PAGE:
Hunting our Molecular Past

Start: Feb 25, 2013 04:00 PM

Location: Archaeology Lecture Theatre, G6

Prof Eske Willerslev

Eske Willerslev (University of Copenhagen) will give the fifth seminar in the Term II Institute Research Seminar series on ancient DNA at the Institute on 25 February.  

The Term II Institute Research Seminar series looking at the field of ancient DNA is being organised by Mark Thomas (UCL Genetics, Evolution and Environment) and coincides with the launch of a new ancient DNA Laboratory facility at the Institute.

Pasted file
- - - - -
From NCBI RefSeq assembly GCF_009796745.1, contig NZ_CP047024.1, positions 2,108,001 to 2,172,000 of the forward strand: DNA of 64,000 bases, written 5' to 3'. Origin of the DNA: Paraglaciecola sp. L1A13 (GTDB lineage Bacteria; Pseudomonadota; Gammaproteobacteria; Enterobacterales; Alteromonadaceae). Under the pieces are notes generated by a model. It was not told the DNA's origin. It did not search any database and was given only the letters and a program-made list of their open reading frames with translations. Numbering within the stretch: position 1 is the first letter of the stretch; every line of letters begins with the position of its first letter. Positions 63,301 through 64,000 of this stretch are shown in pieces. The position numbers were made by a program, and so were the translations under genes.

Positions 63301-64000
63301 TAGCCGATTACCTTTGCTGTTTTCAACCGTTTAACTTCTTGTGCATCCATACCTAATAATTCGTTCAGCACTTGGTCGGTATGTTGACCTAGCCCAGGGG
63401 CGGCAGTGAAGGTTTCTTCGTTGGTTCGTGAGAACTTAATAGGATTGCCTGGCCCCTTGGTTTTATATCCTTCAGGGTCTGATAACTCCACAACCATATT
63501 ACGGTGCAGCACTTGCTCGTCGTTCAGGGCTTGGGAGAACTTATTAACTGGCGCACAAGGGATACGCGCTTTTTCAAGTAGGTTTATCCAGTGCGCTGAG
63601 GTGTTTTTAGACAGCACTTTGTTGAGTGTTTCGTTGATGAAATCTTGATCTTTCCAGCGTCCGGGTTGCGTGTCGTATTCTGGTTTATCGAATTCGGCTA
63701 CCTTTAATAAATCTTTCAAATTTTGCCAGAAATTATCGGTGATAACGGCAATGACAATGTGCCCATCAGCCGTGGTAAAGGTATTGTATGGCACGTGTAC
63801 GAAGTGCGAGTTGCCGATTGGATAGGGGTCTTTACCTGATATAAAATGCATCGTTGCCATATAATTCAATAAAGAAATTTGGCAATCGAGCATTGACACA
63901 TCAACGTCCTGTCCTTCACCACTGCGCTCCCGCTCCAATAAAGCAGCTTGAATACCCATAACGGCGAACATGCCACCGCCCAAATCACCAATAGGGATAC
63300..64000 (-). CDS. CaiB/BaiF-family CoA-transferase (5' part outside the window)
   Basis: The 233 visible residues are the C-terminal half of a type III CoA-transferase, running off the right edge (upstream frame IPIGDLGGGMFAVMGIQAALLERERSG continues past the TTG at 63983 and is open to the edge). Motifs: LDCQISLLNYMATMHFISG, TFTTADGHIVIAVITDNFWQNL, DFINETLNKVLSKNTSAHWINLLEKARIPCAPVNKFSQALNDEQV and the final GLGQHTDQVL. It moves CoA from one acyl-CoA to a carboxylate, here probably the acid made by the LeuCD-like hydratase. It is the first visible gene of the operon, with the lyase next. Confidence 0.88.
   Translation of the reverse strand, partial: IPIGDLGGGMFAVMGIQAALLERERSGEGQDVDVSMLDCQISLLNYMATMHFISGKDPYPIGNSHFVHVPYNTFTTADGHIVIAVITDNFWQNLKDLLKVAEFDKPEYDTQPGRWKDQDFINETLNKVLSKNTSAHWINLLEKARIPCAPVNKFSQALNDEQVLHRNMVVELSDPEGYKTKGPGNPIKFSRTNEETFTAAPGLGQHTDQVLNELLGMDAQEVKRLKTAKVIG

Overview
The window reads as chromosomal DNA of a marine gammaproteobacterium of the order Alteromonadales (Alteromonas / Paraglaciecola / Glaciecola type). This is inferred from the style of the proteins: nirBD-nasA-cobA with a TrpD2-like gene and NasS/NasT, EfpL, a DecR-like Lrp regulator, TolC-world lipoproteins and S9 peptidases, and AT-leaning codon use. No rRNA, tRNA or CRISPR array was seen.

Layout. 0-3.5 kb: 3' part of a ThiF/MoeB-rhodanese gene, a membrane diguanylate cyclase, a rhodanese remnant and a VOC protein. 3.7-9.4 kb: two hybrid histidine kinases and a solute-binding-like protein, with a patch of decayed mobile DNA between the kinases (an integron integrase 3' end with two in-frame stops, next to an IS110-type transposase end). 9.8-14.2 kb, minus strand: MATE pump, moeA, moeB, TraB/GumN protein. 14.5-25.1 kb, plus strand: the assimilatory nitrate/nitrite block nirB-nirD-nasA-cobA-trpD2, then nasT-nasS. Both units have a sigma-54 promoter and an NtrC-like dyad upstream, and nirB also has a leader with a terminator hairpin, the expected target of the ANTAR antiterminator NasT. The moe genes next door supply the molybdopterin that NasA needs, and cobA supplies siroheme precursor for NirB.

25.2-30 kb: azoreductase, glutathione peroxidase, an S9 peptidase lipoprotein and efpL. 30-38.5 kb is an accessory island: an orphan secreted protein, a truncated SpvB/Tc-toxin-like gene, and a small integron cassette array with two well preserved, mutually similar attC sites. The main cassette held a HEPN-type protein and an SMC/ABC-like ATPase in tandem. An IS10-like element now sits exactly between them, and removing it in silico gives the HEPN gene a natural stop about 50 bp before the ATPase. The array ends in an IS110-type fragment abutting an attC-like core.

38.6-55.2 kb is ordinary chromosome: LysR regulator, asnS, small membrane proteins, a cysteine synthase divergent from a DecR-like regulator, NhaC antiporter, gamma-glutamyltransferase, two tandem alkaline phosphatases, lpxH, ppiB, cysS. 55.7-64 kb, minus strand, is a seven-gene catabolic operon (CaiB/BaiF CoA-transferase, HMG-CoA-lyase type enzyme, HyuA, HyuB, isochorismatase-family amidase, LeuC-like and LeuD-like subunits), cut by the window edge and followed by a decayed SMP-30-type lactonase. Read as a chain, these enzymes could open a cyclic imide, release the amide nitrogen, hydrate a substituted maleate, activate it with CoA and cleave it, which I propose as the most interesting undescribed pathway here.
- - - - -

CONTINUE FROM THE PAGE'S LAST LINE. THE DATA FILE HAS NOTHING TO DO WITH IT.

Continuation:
Prof DSc Eske Willerslev is Director of the Centre for Excellence in GeoGenetics and the National CryoBank and Sequencing Facility at the University of Copenhagen, Denmark.

Following an early career as a trapper in Siberia, Eske became interested in ancient DNA, ancient genomics, DNA degradation and evolutionary biology. Within these areas he has published 150 high profile scientific publications of which 24 publications are in the journals Science and Nature - 16 as first or last author. Among his recent scientific breakthroughs are: Sequencing the first ancient human genome and the first Aboriginal Australian genome and establishing the oldest evidence for human presence in North America.

The seminar will be followed by a reception in the Institute's Staff Common Room (Room 609).

Any enquiries about the Ancient DNA seminar series may be directed to Mark Thomas.

Term II Institute Research Seminar Series Programme